If President Donald Trump is the bully many have opined, that status didn’t sway D.C. Mayor Muriel Bowser, who has shot down the president’s plans for a dictator-like military parade.
“Yup, I’m Muriel Bowser, mayor of Washington DC, the local politician who finally got through to the reality star in the White House with the realities of parades, events, demonstrations in Trump America — sad,” Bowser tweeted after Trump announced plans for his military parade in the District have been postponed at least until next year.
The Pentagon had placed the cost at nearly $100 million and many had criticized the president for what they said was his desire to hold the kind of parade the world normally witnesses from dictators like Kim Jong Un of North Korea and the late Saddam Hussein of Iraq.
Trump, of course, lashed out at Bowser, who estimated the cost to be closer to $21.6 million but said it still carried a heavy burden for taxpayers.
“The local politicians who run Washington, D.C. — poorly — know a windfall when they see it,” Trump tweeted. “When asked to give us a price for holding a great celebratory military parade, they wanted a number so ridiculously high that I cancelled it. Never let someone hold you up.”
Trump also announced he would attend a smaller parade already scheduled for Joint Base Andrews, as well as a Nov. 11 parade in Paris to mark the 100th anniversary of the end of World War I.
“Maybe we will do something next year in D.C. when the cost comes way down,” Trump tweeted. “Now, we can buy some more jet fighters.”
Bowser’s staff and other DC officials took issue with Trump’s choice of words and his characterization of why the planned event was canceled.
“Poorly run? Fake news,” said John Falcicchio, Bowser’s chief of staff. “When they go low, we go high … like our bond rating.”
In a statement, the Pentagon said “the Department of Defense and White House have been planning a parade to honor America’s military veterans and commemorate the centennial of World War I. We originally targeted November 10, 2018 for this event but have now agreed to explore opportunities in 2019.”
Some military groups welcomed the decision.
“The parade money would be better spent fully funding the Department of Veterans Affairs and giving our troops and their families the best care possible,” the American Legion said, USA Today reported.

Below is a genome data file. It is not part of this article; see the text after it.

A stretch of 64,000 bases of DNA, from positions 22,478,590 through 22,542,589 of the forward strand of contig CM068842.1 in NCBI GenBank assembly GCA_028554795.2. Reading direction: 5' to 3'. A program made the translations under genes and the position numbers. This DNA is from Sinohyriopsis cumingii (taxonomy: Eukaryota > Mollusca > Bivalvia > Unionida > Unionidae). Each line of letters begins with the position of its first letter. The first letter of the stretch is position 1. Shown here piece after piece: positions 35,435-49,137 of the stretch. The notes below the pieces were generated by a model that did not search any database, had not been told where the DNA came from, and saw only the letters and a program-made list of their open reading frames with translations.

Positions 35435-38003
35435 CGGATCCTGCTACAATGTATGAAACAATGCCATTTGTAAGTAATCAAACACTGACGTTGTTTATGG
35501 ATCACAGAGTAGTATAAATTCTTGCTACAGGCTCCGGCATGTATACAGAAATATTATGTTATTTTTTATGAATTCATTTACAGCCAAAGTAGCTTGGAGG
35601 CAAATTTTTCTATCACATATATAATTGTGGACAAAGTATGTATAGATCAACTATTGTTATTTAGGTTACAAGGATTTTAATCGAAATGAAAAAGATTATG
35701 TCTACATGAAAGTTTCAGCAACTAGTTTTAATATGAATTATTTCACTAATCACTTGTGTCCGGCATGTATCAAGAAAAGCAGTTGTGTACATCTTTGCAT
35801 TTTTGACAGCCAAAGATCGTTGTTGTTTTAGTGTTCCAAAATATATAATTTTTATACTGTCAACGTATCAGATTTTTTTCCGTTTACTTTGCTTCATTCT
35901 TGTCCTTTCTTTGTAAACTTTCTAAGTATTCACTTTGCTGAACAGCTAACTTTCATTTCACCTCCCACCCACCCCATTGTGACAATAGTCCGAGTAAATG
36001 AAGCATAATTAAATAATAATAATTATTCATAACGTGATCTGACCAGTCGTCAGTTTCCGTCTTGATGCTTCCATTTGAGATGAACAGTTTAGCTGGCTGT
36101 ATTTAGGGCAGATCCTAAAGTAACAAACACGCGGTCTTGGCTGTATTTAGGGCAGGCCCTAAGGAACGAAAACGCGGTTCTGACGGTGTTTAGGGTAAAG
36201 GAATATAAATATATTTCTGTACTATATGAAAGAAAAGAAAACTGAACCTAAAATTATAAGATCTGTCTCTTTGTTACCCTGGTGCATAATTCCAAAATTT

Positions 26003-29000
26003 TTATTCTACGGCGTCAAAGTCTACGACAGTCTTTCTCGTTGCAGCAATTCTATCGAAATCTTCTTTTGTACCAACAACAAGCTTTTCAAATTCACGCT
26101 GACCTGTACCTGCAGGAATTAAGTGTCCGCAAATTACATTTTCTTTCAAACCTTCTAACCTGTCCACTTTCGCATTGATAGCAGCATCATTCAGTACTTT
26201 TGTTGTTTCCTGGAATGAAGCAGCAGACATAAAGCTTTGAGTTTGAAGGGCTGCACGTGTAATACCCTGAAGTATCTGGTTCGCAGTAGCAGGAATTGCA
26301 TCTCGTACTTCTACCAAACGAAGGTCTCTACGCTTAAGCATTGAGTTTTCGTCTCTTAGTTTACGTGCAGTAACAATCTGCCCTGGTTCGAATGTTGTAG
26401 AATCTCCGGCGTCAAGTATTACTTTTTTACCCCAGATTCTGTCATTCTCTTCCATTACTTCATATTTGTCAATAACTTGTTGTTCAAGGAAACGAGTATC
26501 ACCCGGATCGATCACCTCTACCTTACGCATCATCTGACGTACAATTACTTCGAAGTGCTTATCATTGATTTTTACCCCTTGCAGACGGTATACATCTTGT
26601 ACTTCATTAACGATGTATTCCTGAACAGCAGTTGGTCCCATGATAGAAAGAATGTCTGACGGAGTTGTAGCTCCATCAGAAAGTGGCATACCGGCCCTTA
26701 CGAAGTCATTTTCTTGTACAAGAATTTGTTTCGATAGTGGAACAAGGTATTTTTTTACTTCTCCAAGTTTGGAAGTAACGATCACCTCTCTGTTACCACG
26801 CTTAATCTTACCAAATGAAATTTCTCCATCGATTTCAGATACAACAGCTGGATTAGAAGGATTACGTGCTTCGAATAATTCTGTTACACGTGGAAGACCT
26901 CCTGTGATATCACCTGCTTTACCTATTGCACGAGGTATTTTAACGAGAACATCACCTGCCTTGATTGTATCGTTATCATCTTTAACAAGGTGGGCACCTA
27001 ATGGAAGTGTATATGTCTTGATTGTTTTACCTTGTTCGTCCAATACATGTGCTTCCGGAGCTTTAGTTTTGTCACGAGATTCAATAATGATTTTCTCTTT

Bowser said in a later interview that she found the accusation that D.C. officials were trying to exaggerate the city’s security costs galling, especially since the city had been working to plan the event with little lead time.
“The notion that we would overstate what it takes to properly have a parade or demonstration, especially on this short notice, for some benefit to the city — it was just outrageous,” Bowser said. “It’s pretty clear that the president is upset about the parade, and it appears that he didn’t want to take on his own agencies … or the Pentagon, so he decided that we were a good target.”
Although the president has long discussed a potential military parade, it was only on Aug. 8 that Bowser reportedly received a letter from U.S. Homeland Security Secretary Kirstjen M. Nielsen saying the event would take place “on or about Nov. 10, 2018” and discussing the need for planning and coordination with city agencies.
The White House Office of Management and Budget did not approach D.C. city officials until Tuesday, Aug. 14 to discuss logistical costs, a Bowser administration official told reporters.
The White House reportedly had scant details about the event, said the official, who requested anonymity.
There was no indication of how long the parade would last — including whether it would span multiple days — nor confirmation of the Nov. 10 date, the official said, according to published reports. There also was no precise route specified nor estimates for the number of people and military equipment involved.
“We had a general idea that it was from the Capitol to the White House, but that’s it,” the official said.
OMB requested that the city, despite the lack of detail, produce ballpark estimates of how much it would have to spend — and be reimbursed — in order to provide security and other services.
“Mr. Trump should run his federal government as well as we are running ours,” Mendelson tweeted.
Council member Elissa Silverman (I-At Large) also suggested the city has other priorities than Trump does.
“Happy to be targeted by Trump for wanting to spend our taxpayer dollars on uplifting working families and local DC businesses,” she wrote on Twitter, adding the hashtag #Resist.